A close-up photo of the sun.

What I’m Reading: Sun of Suns

A rocket-powered bike flies past an immense spinning city in the cover art for Sun of Suns.
Cover art for Sun of Suns by Karl Schroeder

Sun of Suns takes place in an immense habitable Dyson sphere (or something like a Dyson sphere) inclosing the star Virga. A freefall civilization — complete with barrel-like towns spun to produce gravity — has spread throughout the enclosed habitat. The book tells the story of Hayden Griffin, a young man seeking revenge against the nation of Slipstream for its war against his homeland (and the death of his mother) when he was a child. The environment is reminicent of Larry Niven’s Integral Trees novel, which took place in a similar microgravity environment (though in that case it was a stable gas torus around a star, rather than an enclosed sphere.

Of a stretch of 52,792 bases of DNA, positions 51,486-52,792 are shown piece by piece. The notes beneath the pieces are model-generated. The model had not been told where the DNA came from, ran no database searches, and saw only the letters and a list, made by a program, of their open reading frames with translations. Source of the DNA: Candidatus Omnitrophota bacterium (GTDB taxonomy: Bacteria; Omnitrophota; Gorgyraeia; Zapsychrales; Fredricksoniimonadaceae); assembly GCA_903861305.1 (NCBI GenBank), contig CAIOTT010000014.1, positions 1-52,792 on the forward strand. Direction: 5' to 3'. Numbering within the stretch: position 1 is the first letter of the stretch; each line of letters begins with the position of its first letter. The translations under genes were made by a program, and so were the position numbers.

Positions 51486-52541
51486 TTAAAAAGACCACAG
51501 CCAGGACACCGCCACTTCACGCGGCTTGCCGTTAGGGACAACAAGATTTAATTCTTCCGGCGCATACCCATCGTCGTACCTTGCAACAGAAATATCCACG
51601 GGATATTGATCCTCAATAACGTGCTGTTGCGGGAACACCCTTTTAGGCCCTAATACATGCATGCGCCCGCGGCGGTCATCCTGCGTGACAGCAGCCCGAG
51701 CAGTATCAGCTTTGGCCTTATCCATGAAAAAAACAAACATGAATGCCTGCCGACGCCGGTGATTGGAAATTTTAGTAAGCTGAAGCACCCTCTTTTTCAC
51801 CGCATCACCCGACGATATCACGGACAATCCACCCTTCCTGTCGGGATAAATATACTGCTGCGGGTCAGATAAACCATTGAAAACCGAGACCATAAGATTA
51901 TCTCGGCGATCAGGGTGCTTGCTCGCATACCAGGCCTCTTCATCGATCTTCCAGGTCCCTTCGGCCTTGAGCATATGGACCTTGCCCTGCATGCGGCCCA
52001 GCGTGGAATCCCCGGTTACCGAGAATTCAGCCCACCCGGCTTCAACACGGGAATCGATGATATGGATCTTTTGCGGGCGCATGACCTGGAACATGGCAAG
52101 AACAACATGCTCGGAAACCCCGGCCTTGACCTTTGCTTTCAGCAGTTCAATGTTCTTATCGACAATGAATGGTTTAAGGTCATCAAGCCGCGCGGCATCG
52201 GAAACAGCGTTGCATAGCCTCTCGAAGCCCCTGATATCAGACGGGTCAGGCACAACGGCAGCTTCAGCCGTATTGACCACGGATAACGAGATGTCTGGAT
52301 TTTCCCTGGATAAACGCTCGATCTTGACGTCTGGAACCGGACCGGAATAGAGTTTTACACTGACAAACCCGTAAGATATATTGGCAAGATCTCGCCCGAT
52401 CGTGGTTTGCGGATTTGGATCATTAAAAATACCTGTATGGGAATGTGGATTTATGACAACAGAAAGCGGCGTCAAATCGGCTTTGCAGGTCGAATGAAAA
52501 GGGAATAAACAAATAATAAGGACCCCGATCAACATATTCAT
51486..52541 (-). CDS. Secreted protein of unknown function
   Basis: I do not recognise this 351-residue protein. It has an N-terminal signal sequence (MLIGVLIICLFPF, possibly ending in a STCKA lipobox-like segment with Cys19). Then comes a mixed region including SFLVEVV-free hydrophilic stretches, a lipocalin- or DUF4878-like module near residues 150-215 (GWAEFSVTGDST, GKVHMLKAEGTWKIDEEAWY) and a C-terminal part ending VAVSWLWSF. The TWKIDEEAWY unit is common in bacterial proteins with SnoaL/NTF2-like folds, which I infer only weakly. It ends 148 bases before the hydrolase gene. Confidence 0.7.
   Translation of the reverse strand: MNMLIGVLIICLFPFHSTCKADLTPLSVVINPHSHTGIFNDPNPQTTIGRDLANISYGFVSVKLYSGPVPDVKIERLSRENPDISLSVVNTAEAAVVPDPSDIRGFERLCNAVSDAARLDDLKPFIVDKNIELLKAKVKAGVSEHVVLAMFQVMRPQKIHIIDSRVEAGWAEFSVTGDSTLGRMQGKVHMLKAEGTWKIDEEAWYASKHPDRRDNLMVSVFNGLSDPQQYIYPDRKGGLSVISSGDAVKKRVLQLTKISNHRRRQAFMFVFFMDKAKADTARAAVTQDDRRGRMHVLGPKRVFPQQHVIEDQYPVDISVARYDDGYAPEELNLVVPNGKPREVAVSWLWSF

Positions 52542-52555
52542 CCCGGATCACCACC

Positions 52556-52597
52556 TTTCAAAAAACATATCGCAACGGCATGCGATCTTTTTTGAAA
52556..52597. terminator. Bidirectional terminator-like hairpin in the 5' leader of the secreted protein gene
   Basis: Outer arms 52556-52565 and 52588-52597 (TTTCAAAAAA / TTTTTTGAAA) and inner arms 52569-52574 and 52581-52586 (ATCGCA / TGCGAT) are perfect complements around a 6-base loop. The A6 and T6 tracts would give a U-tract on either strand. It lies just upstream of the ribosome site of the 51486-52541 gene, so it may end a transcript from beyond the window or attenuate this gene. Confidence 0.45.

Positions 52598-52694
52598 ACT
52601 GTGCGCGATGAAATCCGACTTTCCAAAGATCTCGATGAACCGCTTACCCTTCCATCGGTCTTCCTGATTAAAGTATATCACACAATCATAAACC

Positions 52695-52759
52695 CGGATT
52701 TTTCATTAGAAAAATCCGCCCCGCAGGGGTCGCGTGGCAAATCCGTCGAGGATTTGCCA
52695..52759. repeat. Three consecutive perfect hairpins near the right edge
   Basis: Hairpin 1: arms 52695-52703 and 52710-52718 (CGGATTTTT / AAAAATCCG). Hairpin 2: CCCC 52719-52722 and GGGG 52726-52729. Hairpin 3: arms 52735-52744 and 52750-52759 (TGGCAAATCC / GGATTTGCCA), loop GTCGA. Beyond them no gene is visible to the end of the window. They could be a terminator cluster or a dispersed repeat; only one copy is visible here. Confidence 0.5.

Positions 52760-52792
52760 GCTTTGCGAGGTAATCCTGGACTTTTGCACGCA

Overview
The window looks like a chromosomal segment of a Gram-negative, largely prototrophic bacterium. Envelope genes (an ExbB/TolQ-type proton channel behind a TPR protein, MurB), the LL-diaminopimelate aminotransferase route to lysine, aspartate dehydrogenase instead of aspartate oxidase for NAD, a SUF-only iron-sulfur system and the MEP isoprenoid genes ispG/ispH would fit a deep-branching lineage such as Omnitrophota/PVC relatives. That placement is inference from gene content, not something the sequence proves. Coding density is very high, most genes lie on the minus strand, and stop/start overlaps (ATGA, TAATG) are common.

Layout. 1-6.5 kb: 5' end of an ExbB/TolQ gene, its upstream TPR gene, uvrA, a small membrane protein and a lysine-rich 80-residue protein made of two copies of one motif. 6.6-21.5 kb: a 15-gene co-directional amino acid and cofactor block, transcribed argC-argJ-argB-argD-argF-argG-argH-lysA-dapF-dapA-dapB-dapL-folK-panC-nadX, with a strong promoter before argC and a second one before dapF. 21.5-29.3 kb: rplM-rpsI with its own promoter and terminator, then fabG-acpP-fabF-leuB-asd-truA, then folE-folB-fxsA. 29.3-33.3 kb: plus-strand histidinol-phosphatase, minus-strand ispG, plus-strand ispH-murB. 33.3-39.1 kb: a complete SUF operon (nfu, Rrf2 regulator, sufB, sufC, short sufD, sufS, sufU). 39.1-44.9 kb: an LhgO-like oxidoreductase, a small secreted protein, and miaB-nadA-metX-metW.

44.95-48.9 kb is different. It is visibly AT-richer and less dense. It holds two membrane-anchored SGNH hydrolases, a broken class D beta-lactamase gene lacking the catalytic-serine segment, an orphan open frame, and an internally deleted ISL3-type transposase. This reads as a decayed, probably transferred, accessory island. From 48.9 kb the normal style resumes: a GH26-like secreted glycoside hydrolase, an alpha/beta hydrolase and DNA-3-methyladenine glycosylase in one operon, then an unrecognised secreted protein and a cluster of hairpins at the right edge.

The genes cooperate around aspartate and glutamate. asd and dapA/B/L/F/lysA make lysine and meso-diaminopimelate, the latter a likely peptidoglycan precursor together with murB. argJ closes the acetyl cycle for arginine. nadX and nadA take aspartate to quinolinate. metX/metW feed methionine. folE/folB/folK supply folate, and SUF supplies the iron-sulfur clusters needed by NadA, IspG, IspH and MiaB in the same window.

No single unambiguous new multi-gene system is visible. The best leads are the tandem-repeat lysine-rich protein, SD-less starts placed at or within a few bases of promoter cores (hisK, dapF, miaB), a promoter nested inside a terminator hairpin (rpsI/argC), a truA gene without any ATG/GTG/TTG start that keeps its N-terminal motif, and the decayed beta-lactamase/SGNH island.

Sun of Suns’ civilization is more advanced than that of Niven’s, with small fusion suns tended by small nation-states and rocket-powered wood-and-steel ships capable of traveling the areas of “winter” between the suns. It’s a good read, full of shifting loyalties and strange-but-cool human habitats.